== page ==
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Questions: Is it possible to render the species pool concept operational for cultural landscape management and restoration? Location: Hordaland and Sogn & Fjordane counties, western Norway. Methods: An initial regional species list, based on information on the distribution of species and habitats in the Norwegian flora, was filtered using information on target communities and species lists from 95 sites in the region. Owing to the importance of both mowing and grazing Ellenberg indicator values were not used in the identification process. Results: The final regional species pool consisted of 227 species, of which 194 were extracted from the flora, while 33 agricultural landscape species were added from the actual pool or from a list of species in additional hay meadows. Some of the 33 species were regular inhabitants of hay meadows, others were rare in the region. The regional species pool list includes information on each species on demands when hydrology, nutrients and base saturation in the soil is concerned, and whether or not they are characteristic for either of the boreal or boreo-nemoral vegetation zones. Conclusions: Specialist knowledge was an advantage when adding cultural landscape species other than meadow species of the flora; 77 species were documented only by the flora, interesting from the point of view of restoration as this part of the pool would not have been found by just adding species lists. The diversity of the now isolated hay meadow sites in the region may be kept up by replacing the lost natural invasion by an artificial one, using local seed mixtures and transplants.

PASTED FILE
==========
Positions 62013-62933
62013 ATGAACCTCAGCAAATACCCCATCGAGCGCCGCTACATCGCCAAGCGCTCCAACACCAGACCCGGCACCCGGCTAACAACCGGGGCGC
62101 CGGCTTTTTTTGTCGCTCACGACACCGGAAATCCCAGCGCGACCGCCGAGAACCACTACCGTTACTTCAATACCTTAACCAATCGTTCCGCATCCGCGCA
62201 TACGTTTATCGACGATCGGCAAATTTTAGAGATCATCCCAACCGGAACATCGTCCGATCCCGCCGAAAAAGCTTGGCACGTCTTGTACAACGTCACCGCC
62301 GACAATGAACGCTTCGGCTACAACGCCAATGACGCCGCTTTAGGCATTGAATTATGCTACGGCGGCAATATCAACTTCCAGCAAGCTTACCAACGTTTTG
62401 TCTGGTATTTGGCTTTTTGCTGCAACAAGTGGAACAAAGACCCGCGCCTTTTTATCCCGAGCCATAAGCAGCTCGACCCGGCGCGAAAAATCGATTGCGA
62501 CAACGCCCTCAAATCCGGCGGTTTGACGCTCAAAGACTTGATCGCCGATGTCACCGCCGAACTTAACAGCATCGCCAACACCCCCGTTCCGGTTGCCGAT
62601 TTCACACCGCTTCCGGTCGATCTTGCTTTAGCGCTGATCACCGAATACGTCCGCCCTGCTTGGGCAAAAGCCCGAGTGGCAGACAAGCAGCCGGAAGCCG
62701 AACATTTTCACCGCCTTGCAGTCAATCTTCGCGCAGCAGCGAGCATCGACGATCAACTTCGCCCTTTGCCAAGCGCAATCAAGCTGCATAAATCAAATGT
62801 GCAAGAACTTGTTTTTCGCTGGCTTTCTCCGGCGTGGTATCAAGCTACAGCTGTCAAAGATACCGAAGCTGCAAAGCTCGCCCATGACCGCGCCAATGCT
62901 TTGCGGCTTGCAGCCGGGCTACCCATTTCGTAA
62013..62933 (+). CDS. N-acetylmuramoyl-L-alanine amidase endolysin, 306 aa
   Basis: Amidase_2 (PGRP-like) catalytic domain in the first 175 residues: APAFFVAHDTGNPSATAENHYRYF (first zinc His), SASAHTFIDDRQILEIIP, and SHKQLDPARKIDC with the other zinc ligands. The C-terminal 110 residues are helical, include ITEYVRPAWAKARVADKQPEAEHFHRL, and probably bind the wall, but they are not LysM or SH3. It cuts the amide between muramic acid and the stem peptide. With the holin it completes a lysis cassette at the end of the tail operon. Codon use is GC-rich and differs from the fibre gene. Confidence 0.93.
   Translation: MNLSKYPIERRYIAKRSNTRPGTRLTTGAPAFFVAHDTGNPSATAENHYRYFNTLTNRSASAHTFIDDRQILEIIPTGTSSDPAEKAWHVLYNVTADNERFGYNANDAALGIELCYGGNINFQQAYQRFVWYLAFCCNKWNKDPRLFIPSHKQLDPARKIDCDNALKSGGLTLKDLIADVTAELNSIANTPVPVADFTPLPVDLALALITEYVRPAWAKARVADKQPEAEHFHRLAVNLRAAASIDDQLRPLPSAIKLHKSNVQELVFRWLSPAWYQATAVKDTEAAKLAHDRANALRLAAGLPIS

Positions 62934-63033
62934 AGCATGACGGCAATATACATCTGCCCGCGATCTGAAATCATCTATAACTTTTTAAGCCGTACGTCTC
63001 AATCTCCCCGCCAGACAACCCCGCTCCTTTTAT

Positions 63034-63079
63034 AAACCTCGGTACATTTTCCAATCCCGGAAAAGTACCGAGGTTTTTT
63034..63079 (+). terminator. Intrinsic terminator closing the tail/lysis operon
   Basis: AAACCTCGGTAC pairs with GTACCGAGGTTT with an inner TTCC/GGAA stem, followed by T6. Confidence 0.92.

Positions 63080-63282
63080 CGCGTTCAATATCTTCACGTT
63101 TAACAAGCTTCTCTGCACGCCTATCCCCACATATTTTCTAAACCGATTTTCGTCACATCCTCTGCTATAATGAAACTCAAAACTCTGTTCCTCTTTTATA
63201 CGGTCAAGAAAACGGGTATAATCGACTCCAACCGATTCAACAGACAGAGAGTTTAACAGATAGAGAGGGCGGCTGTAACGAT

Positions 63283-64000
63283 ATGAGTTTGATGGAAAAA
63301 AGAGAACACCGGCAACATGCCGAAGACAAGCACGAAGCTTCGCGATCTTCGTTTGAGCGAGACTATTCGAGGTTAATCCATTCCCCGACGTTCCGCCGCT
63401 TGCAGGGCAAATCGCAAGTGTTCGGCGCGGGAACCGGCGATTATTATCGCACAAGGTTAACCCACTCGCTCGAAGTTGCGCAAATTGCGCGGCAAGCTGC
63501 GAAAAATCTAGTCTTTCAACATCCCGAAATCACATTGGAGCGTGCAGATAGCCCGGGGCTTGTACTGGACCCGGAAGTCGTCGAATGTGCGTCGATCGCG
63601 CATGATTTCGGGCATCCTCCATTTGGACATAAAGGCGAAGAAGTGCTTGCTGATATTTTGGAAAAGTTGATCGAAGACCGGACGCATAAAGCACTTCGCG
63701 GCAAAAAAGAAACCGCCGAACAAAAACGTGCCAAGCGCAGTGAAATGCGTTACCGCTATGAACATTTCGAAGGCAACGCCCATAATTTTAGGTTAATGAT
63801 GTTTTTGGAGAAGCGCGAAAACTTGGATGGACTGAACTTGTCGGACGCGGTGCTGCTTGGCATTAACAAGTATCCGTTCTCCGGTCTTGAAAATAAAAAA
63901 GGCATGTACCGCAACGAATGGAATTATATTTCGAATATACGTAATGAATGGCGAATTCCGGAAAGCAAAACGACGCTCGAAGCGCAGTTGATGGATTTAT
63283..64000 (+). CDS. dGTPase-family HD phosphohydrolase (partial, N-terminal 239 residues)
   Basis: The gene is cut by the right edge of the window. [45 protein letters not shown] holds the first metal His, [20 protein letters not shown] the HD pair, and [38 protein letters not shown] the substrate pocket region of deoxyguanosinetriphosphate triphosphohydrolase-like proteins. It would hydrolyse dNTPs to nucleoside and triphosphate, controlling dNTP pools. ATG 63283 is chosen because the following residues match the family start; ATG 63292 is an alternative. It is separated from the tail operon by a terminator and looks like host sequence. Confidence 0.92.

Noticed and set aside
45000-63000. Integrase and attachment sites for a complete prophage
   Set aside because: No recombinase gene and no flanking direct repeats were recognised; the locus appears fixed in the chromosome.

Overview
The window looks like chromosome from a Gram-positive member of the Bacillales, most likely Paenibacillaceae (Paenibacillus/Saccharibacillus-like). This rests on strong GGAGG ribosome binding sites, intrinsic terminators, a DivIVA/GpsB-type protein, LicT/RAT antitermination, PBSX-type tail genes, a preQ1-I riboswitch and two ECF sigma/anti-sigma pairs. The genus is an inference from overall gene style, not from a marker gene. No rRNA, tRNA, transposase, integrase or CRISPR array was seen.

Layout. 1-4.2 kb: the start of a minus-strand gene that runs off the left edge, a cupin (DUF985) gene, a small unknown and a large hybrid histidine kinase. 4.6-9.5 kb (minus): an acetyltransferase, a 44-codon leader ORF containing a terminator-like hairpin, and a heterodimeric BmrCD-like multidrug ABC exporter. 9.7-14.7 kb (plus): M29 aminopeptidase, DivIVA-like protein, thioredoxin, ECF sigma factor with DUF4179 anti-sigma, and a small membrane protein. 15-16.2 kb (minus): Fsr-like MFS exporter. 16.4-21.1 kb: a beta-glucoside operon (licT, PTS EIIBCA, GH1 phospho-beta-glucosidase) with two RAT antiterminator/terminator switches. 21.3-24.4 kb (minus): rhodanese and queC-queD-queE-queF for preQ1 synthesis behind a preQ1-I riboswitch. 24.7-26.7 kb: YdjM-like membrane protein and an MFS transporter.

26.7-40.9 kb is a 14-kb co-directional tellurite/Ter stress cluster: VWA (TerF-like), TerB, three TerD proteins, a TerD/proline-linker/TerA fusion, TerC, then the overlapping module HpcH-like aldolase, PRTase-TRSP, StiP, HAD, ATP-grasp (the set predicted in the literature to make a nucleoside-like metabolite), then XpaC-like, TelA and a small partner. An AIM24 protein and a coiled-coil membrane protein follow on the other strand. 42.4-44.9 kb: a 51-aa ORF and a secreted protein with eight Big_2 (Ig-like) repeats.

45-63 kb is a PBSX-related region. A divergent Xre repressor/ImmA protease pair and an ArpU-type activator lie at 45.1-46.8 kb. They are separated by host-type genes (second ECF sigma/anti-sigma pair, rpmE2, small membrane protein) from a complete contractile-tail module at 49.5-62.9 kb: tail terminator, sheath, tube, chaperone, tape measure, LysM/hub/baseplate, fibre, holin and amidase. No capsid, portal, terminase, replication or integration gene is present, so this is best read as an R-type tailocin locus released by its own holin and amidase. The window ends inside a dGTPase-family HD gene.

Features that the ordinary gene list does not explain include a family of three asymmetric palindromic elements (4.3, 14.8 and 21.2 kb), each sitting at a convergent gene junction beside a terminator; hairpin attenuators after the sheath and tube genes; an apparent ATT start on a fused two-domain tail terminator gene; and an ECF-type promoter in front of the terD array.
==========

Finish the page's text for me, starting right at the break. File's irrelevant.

This journal is closely linked to the Journal of Vegetation Science. It publishes original articles, short notes and review articles in the field of applied vegetation science. Applied Vegetation Science is the Official Organ of the International Association of Vegetation Science (IAVS).